JACOB Zuma has finally said what his predecessor, Thabo Mbeki ought to have said a long time ago: You can’t blame the lack of services and facilities on apartheid some 16 years into democracy.
In an under-reported statement to his director generals on Friday, Zuma said: “After two decades we will not be able to make an excuse if we do not deliver faster change in the lives of our people.”
He went on to say: “We will not be able to blame apartheid if villages still have no water, no electricity, no roads. We will not be able to blame anyone else if children still study under trees, if houses and schools are falling apart.”
I happen to believe that apartheid must still shoulder the blame for creating a society so vastly unequal that even the proper use of resources over the last 16 years would not have levelled the playing field.
But that is not the point. The point is to take responsibility and that is what Zuma has done. Government must stand up and account for failures in delivery. And, he also said, strong action must be taken against those who undermine the state’s ability to deliver with inefficiency and corruption.
JACOB Zuma failed to pitch for the 20th anniversary celebrations outside the Groot Drakenstein prison where Nelson Mandela was released.
Zuma was scheduled to be the keynote speaker, but he did not pitch and his deputy Kgalema Motlanthe stepped in to take his place.
This was supposed to be Zuma’s opportunity to link himself to the Mandela legacy. As I write this, Motlanthe appears to be winging it off the cuff … Somethings going down here, people.
TWENTY years ago today, Nelson Mandela walked through the gates of Victor Verster prison after 27 years in jail.
The story of how Mandela overcame the temptation of vengeance to craft a new South Africa which sought to accommodate all has defined this nation for 20 years. Of course the ANC played a vital role in formulating and then backing the policy of reconciliation on which this democracy was built.
But it took the personality, drive and dynamic leadership of Mandela to make it real. He understood the importance of symbolism. Here was a man who grasped the demobilising impact that having tea with the widow of Hendrik Verwoerd would have on the right wing.
He famously pulled on the the Springbok Number 6 jersey and strode onto Ellis Park before the kick-off of the Rugby World Cup Victory of 1995 because he knew the meaning of leadership.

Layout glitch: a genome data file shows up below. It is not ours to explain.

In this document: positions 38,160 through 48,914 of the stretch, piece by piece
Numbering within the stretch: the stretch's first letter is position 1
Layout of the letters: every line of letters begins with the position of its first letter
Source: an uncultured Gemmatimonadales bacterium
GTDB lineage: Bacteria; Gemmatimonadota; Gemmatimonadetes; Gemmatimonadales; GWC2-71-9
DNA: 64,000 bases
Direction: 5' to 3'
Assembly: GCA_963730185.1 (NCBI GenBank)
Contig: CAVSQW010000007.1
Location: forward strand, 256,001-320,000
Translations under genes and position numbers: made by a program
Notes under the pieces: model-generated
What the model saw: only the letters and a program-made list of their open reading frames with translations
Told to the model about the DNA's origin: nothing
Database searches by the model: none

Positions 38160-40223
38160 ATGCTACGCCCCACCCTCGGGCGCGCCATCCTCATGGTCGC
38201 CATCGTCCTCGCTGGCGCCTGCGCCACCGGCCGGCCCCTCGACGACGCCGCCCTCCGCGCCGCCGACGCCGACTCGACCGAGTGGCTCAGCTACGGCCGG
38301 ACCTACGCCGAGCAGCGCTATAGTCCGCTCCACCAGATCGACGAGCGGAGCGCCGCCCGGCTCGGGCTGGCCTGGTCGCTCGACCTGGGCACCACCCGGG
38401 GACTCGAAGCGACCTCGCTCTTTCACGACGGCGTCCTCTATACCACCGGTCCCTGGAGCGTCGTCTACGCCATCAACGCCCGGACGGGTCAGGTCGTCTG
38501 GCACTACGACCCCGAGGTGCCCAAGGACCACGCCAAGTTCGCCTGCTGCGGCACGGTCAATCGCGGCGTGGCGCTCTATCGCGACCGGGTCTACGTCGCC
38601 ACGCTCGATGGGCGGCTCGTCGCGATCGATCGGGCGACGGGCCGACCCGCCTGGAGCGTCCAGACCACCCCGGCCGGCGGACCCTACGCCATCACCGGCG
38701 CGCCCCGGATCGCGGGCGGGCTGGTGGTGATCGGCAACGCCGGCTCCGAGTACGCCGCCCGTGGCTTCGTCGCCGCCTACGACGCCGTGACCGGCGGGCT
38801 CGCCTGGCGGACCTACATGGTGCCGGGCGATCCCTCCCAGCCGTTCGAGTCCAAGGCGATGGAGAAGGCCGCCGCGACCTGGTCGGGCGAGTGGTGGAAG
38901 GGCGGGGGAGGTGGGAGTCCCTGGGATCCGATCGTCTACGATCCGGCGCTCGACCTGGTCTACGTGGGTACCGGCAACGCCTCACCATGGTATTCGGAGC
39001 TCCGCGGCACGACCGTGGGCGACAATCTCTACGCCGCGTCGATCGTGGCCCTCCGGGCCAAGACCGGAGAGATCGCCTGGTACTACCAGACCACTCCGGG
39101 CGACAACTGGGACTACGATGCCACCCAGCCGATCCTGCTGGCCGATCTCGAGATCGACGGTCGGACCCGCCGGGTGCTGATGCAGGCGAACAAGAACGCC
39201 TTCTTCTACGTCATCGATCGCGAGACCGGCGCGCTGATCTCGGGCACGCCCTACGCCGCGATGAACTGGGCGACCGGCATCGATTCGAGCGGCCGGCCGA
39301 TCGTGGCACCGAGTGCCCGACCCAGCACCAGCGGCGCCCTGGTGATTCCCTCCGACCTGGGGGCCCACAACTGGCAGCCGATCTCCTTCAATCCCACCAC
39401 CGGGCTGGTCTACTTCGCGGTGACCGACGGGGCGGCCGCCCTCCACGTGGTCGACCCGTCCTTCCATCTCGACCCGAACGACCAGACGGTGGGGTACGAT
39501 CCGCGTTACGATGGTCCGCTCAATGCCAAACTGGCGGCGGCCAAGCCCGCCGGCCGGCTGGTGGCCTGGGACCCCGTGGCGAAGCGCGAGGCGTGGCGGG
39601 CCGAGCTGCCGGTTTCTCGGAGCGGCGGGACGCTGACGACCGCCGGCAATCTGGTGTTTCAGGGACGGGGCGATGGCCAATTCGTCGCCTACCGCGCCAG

Reconciliation bought him the space to sweep decades of Apartheid legislation on education, health, labour and welfare off the books, replacing it with a raft of laws designed to change the face of South Africa.
And, in the eyes of all but a few die-hard cynics, this country has changed for the better in a myriad of ways.
Today Mandela will be honoured as the nation revisits his walk to freedom and celebrates his contribution to democracy.
But the celebrations take place under a shadow. Twenty years on, Mandela’s struggle faces an enemy that is much more difficult to define than the system of apartheid. Many of the values embodied by Mandela are giving way as the new enemies of greed, corruption and cronyism set their hands about the throat of democracy.
The high office once occupied by Mandela is now in the hands of a serial philanderer who escaped corruption charges under controversial circumstances. We have come a long way, but the road ahead is much harder.
THE momentous events of early 1990 when FW de Klerk announced the unbanning of the ANC and the release of Nelson Mandela have stirred many emotional memories among South Africans.
De Klerk wrote in this newspaper yesterday about how he came to the decision to take these bold initiatives which set South Africa on the path to democracy.
Only the most churlish observer blinded by prejudice would say that South Africa is not a better place today than it was in 1990.
But it has been a very challenging twenty years during which there have been dramatic advances and serious failures.
The ANC has undergone a dramatic transformation. In 1990 it was of necessity an exiled party that operated in secrecy led by a hierarchy that ran the party as “political machinery”.
The last twenty years have seen the ANC change into a party with a massive electoral majority and a strong record of transformation in government. The face of government, the law books and the tarred streets of Soweto all provide ample evidence of this dramatic transformation.